Effects of information and coping instructions on prepubertal children's reactions to gynecological exams
Date of Award
Doctor of Philosophy (Ph.D.)
First Committee Member
Donald K. Routh, Committee Chair
It has been common pediatric practice for uncooperative children who are in need of a gynecological exam, to be sedated or rescheduled to receive the exam under general anesthesia. This investigation explored whether psychological preparation would be a viable alternative to reducing children's distress during gynecological exams.Thirty children, suspected victims of sexual abuse, between the ages of 5 to 10 years were randomly assigned to one of two treatment groups. The information plus coping group received procedural and sensory information and were taught a coping strategy for the exam. The attentional placebo group received a quiet play period. A child psychiatrist, gynecologist, nurse and parent rated the child's level of distress during the medical exam on the Frankl. The same three medical professionals also rated the child's distress on the Observation Measure of Behavioral Distress (OSBD). The children themselves rated their distress immediately after the intervention and after the pelvic exam on the Childrens Fear Thermometer (CFT).Fifteen of the children also received a second medical procedure of blood drawing for which they were not prepared. The same raters completed the same measurements of distress. The children also rated their distress after the blood drawing on the CFT.Findings indicated that children in the information plus coping group were less distressed than the attentional placebo group during the pelvic exam. All children displayed more behavioral distress during the blood drawing, however, those children in the information plus coping group displayed less distress. More than half the children in the information plus coping group reported to actually use the coping strategy they had been taught. Older children were observed to display more behavioral distress during the pelvic exam but not during the blood drawing. No relationship was found between factors of sexual abuse and childrens' distress. These results indicate that providing a child with a brief 20 minute intervention can be an effective alternative to the common pediatric practice of sedating a child.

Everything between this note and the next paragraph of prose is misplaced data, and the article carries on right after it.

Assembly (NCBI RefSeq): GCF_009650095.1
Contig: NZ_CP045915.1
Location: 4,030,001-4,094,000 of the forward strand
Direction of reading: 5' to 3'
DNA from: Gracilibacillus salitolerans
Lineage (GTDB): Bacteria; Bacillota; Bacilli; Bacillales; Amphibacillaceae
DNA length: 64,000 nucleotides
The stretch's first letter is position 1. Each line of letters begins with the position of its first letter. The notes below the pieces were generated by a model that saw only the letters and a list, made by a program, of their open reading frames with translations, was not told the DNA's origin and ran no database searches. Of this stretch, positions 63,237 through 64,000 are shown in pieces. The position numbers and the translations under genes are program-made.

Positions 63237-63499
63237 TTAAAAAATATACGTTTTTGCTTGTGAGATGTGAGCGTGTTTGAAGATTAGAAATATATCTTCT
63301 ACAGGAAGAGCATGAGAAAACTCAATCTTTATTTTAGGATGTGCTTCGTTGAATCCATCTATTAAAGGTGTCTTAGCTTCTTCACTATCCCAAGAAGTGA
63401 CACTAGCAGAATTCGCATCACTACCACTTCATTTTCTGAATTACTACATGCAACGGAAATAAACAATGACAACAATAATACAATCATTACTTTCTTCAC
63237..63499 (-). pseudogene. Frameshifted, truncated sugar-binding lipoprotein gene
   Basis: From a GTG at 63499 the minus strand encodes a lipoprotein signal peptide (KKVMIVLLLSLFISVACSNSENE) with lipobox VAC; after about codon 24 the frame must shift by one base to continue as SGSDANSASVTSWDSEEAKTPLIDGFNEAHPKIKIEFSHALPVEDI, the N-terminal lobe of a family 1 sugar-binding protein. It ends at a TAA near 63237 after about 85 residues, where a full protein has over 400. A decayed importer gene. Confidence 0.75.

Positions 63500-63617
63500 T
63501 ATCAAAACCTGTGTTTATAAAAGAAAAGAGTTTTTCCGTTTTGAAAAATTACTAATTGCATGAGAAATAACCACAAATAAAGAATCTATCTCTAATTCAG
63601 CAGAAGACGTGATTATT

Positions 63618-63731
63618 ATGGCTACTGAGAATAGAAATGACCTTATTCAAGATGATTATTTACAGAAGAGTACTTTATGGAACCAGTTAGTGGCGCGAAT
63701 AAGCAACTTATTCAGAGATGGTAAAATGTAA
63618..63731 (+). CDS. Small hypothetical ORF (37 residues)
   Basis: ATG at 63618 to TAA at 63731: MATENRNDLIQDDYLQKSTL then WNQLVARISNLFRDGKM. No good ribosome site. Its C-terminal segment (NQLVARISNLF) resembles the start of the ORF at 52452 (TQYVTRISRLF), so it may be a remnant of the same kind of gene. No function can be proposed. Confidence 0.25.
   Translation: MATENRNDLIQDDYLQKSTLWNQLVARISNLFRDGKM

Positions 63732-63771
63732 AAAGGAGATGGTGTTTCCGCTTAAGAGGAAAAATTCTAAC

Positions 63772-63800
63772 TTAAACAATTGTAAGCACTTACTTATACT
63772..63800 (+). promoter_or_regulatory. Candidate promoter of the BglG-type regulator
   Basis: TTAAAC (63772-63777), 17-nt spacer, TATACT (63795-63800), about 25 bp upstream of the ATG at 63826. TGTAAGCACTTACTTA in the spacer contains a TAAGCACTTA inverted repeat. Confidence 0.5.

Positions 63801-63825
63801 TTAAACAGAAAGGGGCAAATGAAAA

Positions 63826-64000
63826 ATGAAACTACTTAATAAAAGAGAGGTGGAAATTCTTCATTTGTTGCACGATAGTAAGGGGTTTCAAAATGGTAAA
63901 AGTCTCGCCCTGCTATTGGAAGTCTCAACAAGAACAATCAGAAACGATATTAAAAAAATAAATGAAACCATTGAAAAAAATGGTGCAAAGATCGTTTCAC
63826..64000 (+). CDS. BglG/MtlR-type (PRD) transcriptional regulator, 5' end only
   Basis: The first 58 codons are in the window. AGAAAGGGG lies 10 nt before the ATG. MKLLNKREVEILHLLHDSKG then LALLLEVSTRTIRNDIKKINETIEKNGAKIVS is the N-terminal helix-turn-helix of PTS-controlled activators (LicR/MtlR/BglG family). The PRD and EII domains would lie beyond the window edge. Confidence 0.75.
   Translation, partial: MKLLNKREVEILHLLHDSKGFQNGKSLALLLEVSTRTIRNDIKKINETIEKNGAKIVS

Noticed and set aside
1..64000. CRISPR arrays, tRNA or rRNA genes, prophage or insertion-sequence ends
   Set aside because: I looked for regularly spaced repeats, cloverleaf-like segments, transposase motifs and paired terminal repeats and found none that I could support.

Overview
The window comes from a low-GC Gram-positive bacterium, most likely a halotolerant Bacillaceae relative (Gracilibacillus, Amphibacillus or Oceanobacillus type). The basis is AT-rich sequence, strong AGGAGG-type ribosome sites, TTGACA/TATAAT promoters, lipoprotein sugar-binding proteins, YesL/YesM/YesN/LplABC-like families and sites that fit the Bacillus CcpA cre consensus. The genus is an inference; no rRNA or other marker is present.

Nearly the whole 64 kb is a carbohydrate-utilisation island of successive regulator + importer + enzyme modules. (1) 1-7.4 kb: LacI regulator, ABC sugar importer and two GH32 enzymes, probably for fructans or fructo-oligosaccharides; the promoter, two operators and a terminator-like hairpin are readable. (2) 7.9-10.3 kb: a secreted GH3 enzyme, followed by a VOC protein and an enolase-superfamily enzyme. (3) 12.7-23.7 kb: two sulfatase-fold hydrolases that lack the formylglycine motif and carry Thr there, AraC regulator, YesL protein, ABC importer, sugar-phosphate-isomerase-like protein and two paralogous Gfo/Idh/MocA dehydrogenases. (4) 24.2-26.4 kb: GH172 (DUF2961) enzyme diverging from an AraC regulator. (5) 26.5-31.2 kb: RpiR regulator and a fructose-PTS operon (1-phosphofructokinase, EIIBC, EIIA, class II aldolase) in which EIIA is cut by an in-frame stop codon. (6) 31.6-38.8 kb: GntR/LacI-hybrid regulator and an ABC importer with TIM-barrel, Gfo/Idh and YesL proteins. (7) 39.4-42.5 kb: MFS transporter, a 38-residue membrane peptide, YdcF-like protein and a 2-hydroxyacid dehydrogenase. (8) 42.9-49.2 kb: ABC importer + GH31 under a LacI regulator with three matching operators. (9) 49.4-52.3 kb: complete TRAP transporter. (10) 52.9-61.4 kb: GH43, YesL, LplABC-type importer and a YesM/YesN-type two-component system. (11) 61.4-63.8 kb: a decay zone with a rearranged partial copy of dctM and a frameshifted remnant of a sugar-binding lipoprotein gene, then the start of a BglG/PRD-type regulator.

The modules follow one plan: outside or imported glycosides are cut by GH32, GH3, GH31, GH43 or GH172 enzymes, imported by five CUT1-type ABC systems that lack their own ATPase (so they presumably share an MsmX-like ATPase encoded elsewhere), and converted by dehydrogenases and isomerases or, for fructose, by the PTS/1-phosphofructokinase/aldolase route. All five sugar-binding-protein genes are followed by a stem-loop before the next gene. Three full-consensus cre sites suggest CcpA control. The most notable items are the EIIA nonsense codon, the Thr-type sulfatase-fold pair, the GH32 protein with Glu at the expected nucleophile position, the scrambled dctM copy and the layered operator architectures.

Health Sciences, Medicine and Surgery; Psychology, Clinical
Thevenin, Deborah Morrison, "Effects of information and coping instructions on prepubertal children's reactions to gynecological exams" (1989). Dissertations from ProQuest. 2761.